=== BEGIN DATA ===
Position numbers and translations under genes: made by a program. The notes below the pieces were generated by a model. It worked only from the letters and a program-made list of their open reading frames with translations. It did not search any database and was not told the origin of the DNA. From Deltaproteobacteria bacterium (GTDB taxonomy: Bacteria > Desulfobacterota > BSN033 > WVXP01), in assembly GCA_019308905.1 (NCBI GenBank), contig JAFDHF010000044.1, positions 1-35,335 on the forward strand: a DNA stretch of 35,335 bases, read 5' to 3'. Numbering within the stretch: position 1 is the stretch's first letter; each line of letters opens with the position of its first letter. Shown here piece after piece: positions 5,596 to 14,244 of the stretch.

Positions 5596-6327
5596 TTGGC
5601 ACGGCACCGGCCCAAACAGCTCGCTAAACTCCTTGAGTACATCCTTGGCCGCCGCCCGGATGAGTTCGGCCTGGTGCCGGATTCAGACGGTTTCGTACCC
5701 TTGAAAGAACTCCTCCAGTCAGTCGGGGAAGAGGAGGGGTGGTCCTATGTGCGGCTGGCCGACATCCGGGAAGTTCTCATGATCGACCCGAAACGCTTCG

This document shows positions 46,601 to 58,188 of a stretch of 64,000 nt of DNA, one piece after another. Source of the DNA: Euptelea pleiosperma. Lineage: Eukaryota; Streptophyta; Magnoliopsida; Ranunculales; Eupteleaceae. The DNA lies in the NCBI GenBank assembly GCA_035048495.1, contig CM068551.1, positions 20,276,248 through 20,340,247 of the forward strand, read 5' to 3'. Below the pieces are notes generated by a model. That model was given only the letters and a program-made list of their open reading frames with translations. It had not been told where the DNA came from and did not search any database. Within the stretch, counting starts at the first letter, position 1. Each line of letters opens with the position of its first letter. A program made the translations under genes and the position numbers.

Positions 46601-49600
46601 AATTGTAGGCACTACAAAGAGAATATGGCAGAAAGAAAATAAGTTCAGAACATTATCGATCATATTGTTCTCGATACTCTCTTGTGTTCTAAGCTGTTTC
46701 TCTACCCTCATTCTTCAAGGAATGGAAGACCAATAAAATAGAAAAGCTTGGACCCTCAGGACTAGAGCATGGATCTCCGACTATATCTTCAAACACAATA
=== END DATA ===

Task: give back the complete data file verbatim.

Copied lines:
Position numbers and translations under genes: made by a program. The notes below the pieces were generated by a model. It worked only from the letters and a program-made list of their open reading frames with translations. It did not search any database and was not told the origin of the DNA. From Deltaproteobacteria bacterium (GTDB taxonomy: Bacteria > Desulfobacterota > BSN033 > WVXP01), in assembly GCA_019308905.1 (NCBI GenBank), contig JAFDHF010000044.1, positions 1-35,335 on the forward strand: a DNA stretch of 35,335 bases, read 5' to 3'. Numbering within the stretch: position 1 is the stretch's first letter; each line of letters opens with the position of its first letter. Shown here piece after piece: positions 5,596 to 14,244 of the stretch.

Positions 5596-6327
5596 TTGGC
5601 ACGGCACCGGCCCAAACAGCTCGCTAAACTCCTTGAGTACATCCTTGGCCGCCGCCCGGATGAGTTCGGCCTGGTGCCGGATTCAGACGGTTTCGTACCC
5701 TTGAAAGAACTCCTCCAGTCAGTCGGGGAAGAGGAGGGGTGGTCCTATGTGCGGCTGGCCGACATCCGGGAAGTTCTCATGATCGACCCGAAACGCTTCG

This document shows positions 46,601 to 58,188 of a stretch of 64,000 nt of DNA, one piece after another. Source of the DNA: Euptelea pleiosperma. Lineage: Eukaryota; Streptophyta; Magnoliopsida; Ranunculales; Eupteleaceae. The DNA lies in the NCBI GenBank assembly GCA_035048495.1, contig CM068551.1, positions 20,276,248 through 20,340,247 of the forward strand, read 5' to 3'. Below the pieces are notes generated by a model. That model was given only the letters and a program-made list of their open reading frames with translations. It had not been told where the DNA came from and did not search any database. Within the stretch, counting starts at the first letter, position 1. Each line of letters opens with the position of its first letter. A program made the translations under genes and the position numbers.

Positions 46601-49600
46601 AATTGTAGGCACTACAAAGAGAATATGGCAGAAAGAAAATAAGTTCAGAACATTATCGATCATATTGTTCTCGATACTCTCTTGTGTTCTAAGCTGTTTC
46701 TCTACCCTCATTCTTCAAGGAATGGAAGACCAATAAAATAGAAAAGCTTGGACCCTCAGGACTAGAGCATGGATCTCCGACTATATCTTCAAACACAATA